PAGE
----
• Only DevOps Andrew has the scripts to update the staging server, and he’s not available.
  • There’s a code freeze on the staging environment right now while QA or Product reviews a release.
  • It takes four hours to run the scripts to update the staging server, so you can look at the code tomorrow.
  • We don’t have space on the staging server to copy down the full production database.
  • It takes too long to copy down the production database.
  • Our video delivery vendor is using the staging environment right now.

With Tugboat, you can have as many Previews as you need at a given time, limited only by the available disk space in your project. Tugboat can build these environments automatically when you open a pull request, and delete them automatically when the PR is merged, removing maintenance overhead and freeing up disk space for new builds. And you can set up Base Previews to manage large, time-intensive aspects of spinning up an environment, such as loading a large database or installing a lot of dependencies, so each new build can be up and running in a fraction of the time; often just a few minutes or less.

What does software peer review look like using Tugboat?

So what’s the process of software peer review for teams that are using Tugboat? Setting up a project in Tugboat involves a little up-front overhead, but after you’re set-up, you can interact with your development environments directly from your git provider.

Set up Tugboat

For more info about any step in this process, visit our documentation site, but the short version is:

If you don’t already have a Tugboat account, you’ll need to create a free account and link a git provider. Tugboat offers integrations with GitHub, GitLab, and Bitbucket, or you can sign up with your email address and link git providers later.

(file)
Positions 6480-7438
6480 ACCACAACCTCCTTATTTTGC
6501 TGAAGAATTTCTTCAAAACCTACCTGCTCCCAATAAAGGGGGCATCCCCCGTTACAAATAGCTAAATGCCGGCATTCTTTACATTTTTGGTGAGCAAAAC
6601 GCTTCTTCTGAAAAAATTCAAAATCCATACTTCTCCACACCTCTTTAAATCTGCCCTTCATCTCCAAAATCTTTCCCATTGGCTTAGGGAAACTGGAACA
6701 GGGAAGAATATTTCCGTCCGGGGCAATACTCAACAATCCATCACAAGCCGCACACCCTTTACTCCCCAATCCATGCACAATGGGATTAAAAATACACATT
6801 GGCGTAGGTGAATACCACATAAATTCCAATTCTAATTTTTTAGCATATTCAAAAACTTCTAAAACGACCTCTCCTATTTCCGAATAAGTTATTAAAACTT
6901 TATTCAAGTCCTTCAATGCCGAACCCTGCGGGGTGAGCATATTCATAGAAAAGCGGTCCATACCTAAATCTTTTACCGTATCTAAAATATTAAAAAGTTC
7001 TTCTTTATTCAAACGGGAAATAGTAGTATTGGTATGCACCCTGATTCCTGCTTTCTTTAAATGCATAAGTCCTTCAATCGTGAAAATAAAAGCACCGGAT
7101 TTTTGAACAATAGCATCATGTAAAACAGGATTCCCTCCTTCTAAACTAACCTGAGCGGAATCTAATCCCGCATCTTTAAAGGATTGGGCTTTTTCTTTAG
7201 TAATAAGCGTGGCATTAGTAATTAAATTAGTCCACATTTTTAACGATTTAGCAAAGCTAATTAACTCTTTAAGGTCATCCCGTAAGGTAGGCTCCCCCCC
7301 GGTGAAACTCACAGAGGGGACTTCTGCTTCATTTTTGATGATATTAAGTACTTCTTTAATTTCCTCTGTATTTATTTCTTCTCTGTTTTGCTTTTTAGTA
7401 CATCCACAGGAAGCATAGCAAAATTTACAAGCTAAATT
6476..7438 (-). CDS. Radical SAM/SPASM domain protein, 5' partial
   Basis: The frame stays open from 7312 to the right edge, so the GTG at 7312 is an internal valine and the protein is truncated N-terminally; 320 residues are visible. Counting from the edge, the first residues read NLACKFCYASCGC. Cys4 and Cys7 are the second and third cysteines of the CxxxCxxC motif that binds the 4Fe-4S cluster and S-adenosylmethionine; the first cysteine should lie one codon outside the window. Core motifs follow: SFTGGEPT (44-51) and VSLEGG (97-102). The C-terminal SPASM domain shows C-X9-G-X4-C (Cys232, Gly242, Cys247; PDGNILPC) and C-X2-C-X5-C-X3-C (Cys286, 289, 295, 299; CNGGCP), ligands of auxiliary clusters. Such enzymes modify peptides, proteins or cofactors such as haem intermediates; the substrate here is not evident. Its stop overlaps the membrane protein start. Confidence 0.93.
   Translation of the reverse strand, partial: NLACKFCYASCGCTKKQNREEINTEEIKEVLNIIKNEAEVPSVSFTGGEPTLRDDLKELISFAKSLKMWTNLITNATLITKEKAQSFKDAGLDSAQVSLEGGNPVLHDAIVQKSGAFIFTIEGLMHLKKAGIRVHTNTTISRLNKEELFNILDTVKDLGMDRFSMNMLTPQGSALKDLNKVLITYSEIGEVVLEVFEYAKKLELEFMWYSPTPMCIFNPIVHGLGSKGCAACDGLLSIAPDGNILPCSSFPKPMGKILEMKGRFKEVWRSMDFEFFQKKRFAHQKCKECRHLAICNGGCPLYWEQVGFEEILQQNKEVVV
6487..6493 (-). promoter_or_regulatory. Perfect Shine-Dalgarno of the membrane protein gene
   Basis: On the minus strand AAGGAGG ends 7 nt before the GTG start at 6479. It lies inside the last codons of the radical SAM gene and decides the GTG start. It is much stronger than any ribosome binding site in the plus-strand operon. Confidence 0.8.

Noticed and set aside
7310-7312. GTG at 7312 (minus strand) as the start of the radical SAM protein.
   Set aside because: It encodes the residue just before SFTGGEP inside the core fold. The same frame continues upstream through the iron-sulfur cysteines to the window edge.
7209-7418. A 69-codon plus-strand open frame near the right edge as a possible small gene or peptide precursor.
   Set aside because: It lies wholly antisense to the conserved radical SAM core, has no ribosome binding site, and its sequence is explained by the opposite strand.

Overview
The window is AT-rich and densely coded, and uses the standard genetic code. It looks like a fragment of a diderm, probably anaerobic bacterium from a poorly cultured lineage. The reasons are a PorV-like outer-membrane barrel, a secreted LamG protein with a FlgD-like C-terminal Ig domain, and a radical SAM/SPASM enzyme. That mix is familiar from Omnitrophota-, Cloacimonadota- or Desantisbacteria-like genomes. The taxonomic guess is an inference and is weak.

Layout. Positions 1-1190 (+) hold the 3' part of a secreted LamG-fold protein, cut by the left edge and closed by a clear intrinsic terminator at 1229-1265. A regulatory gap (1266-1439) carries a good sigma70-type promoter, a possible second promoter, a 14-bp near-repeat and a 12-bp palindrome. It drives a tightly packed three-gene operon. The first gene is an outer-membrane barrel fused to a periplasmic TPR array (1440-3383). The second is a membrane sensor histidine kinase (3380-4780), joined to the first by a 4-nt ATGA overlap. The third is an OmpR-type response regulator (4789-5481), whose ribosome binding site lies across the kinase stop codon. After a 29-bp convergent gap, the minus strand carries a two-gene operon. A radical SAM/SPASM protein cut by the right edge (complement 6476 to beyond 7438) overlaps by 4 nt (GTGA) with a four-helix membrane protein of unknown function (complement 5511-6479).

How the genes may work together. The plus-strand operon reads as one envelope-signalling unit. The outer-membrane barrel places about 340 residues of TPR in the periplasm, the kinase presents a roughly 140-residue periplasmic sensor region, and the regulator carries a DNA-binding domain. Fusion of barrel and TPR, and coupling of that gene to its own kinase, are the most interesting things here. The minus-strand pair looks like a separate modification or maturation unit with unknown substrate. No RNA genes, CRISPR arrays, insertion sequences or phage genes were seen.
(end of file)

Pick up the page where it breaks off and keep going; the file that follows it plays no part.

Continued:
When you’ve got an account, you’ll be taken to the Create a Tugboat Project page. From here, you’ll select a repository at your linked git provider to use in your project, and choose a pricing tier - or start with a free account.

Configure git integrations to automatically build and automatically delete environments

Once you’ve got a repository linked to your new project, you can configure git integrations to automatically build and automatically delete environments. Setting up these integrations involves selecting or de-selecting a few checkboxes in Repository Settings.

Create a Tugboat config.yml file to build your environments

With Tugboat connected to your repository, you’ll commit a config.yml file in the branch, tag, or pull request that’s being built. This config tells Tugboat how to set up the services inside your Preview, and gives you the option of leveraging commands in your build process.

Commit code, make PRs, and interact with your environments at your linked git provider

After you’ve configured Tugboat, you use your regular workflow for committing code, making pull requests and conducting peer code reviews. Tugboat posts the deployment environments directly to the pull requests in your linked git provider, so you can view them right from GitHub, GitLab, or Bitbucket.

Alternately, if you want to build a branch or tag to share with someone for review, you can do that from Tugboat and share the secure Preview URL with them in whatever way you prefer. Send a product stakeholder a URL via email; ping a developer for code review via Slack, or write the URL on a piece of paper and walk over to someone’s desk while you chat about the latest episode of that TV show you’re watching. After all, you just saved a ton of time in code review; what’s a few minutes of water cooler chat?

Got questions, or want to see a demo? Contact us at support@tugboat.qa.